Recovering from a deep early-morning plunge, Indian stock benchmark Sensex narrowed its losses to just 58 points after European stocks shrugged off the threat posed by the unprecedented downgrade of the U.S. credit rating.
After plunging by about 550 points earlier in the morning, the 30-share barometer index recovered most of its losses and was down only 58 points down at 17,247.87 in early afternoon trade.
Earlier in the morning, the index had fallen to as low as 16,759.45 points — the lowest since June 10, 2010.
Besides positive cues from Europe, where stock markets opened higher despite the mounting debt worries in Eurozone and the U.S., the value buying of Indian stocks at lower levels also helped the Sensex recover.
Shares like ONGC, M&M, Maruti and SBI bounced back into positive territory, while RIL, ITC, ICICI Bank and NTPC also recovered sharply from their early morning lows.
However, stocks like Infosys, TCS, Tata Motors and Tata Steel continued to reel under acute selling pressure, as export-focused sectors are likely to be worst affected by the crisis in the U.S. and Europe.
In the first day of trading after the U.S. lost its top-notch creditworthiness rating, Indian stocks fell sharply this morning, causing a plunge of 546 points in the Sensex and wiping out an estimated Rs 2 lakh crore in investors’ wealth.
However, a recovery was seen taking place in late morning trade and the Sensex recovered nearly 500-point loss by early afternoon.
Analysts said that the recovery was partly due to the impact of the U.S. downgrade sinking in among investors and also because of bargain buying -- purchases of stocks at lower levels -- by some fund houses.
A positive opening in some European markets also helped improve the market sentiment, although Asian markets recorded huge losses.
The markets in Spain and Italy opened with robust gains after the European Central Bank pledged its support for lowering their borrowing costs.
The sharp fall of Monday morning came in the first trading session after the U.S. lost its ‘AAA’ credit rating for the first time in history, as the ratings agency S&P, through the downgrading, suggested it is not convinced by the efforts being made to tackle the country’s debt problems.
Monday’s fall follows an over 1,000-point plunge in the Sensex over the last four trading sessions amid weak global cues such as mounting debt worries in the eurozone.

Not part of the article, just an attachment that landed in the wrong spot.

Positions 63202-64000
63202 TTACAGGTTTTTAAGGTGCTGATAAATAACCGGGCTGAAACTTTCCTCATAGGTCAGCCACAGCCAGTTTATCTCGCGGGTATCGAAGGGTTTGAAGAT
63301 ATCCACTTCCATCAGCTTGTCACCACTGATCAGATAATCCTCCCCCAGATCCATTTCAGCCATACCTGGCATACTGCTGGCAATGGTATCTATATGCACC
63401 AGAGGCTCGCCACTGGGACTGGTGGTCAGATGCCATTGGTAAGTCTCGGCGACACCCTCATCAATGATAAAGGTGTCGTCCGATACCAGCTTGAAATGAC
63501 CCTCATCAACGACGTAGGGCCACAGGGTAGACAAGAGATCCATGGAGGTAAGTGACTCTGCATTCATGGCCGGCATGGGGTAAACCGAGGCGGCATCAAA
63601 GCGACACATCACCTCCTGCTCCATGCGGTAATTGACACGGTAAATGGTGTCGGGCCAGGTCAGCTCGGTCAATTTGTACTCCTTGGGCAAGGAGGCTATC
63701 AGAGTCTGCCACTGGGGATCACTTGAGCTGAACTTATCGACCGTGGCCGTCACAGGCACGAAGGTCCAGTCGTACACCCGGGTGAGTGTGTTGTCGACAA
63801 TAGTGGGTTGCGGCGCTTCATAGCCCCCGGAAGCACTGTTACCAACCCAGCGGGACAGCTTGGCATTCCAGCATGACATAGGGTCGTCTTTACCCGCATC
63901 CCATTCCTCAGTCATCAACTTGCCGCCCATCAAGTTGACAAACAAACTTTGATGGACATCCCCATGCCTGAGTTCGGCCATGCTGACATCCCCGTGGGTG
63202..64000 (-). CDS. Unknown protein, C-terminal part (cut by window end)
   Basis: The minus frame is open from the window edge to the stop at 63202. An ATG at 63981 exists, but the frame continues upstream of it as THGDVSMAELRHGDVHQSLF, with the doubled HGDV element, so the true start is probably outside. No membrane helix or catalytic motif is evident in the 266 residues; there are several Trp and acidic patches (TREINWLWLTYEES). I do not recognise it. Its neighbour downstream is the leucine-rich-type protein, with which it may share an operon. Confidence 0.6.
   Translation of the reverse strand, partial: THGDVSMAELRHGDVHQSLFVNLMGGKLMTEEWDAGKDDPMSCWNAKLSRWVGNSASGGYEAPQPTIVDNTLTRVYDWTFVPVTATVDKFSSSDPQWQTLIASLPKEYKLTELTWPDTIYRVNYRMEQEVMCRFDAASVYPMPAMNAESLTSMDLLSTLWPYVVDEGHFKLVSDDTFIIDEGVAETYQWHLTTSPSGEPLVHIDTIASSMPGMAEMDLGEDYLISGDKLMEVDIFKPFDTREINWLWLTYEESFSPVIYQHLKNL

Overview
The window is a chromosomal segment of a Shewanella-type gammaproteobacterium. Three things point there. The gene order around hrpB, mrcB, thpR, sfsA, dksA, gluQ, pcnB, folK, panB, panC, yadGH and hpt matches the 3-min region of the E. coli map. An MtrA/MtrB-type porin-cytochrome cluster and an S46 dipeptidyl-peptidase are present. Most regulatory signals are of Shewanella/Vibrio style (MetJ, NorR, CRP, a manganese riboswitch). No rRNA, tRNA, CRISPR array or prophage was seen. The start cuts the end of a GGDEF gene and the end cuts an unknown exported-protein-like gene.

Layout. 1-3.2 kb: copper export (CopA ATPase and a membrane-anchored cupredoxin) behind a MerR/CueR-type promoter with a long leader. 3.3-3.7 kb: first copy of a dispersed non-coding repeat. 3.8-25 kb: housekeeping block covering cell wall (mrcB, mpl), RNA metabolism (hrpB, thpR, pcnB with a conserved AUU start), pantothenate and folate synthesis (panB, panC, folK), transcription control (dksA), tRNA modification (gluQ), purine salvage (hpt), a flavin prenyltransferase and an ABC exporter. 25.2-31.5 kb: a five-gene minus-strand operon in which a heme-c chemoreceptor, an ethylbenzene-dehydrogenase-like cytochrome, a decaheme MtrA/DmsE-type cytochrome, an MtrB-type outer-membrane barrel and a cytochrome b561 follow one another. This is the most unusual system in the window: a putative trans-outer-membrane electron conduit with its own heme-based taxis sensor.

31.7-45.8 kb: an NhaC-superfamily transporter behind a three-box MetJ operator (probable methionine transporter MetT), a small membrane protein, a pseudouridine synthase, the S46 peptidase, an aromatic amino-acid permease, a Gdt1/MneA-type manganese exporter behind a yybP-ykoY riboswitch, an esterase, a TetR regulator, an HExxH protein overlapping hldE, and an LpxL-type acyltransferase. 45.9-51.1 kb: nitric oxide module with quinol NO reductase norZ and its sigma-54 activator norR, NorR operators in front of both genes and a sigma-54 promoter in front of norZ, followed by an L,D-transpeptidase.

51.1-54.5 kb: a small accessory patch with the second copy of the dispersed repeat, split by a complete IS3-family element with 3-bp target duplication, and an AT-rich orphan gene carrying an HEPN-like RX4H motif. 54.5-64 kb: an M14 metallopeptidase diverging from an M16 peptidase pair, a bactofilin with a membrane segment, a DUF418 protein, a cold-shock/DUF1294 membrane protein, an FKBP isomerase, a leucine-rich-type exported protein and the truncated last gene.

Investors’ wealth has been eroded by about Rs. 4 lakh crore in the past four sessions in India, while global markets lost an estimated $2.5 trillion last week.
RBI monitoring situation
Noting that India was not insulated from global developments like the downgrade of the U.S., the Reserve Bank on Monday said it was closely monitoring the situation and would continuously assess the impact on the Indian economy and financial markets.
The RBI also said the entire policy and regulatory framework of the country must be “prepared to respond to turbulent financial market conditions arising out of external developments”.
“Developments relating to the U.S. economy last week have significantly increased uncertainty about its prevailing condition,” the RBI said in a statement.
“The Reserve Bank is closely monitoring all key indicators and will continuously assess the impact of global developments on rupee and forex liquidity and macroeconomic stability. We will respond quickly and appropriately to the evolving situation,” it added.
The U.S. lost its top-notch ‘AAA’ rating this weakened and the development has further added to the worries of global markets, already grappling with the debt crisis in Europe.
“A sharp fall in US equity markets on Thursday was followed by a downgrade in the long-term U.S. sovereign rating by rating agency Standard & Poor’s from AAA to AA+ with a negative outlook on Friday,” the RBI said.
“Two other rating agencies, Moody’s and Fitch, had recently maintained their AAA rating, but suggested that this could change.
“The downgrade has raised concerns of continuing turmoil in global financial markets, as investors re-allocate portfolios in response to heightened risk perceptions stemming from both developments,” the RBI said.
The RBI further said that India was not insulated from such developments, as Friday’s market behaviour demonstrated here.
“It may, however, be noted that in the worst phase of the recent global financial crisis, the economy grew by 6.8 per cent, suggesting high resilience emerging from domestic factors.
“While downside risks to growth may have increased in the wake of global developments, they are likely to have limited impact,” the RBI said.
The RBI said its immediate priority was to ensure that adequate rupee and forex liquidity is maintained in domestic markets to prevent excessive volatility in interest rates and exchange rates.
“Rupee liquidity is being provided through the repo window of the Liquidity Adjustment Facility (LAF). As of now, the banking system does not face any liquidity pressures, as evident from the low level of dependence on liquidity injections under the LAF,” it said.
The central bank said that banking system has an adequate stock of Statutory Liquidity Ratio (SLR) securities, which are eligible for repo transactions.
“As regards forex liquidity, in anticipation of financial market turbulence related to the US debt ceiling impasse, the Reserve Bank made an assessment of the ability of the forex reserve portfolio to meet potential forex requirements in the event of significant capital outflows.
“This exercise indicated that there were sufficient liquid reserves to meet the demand for forex even in a stress scenario,” it added.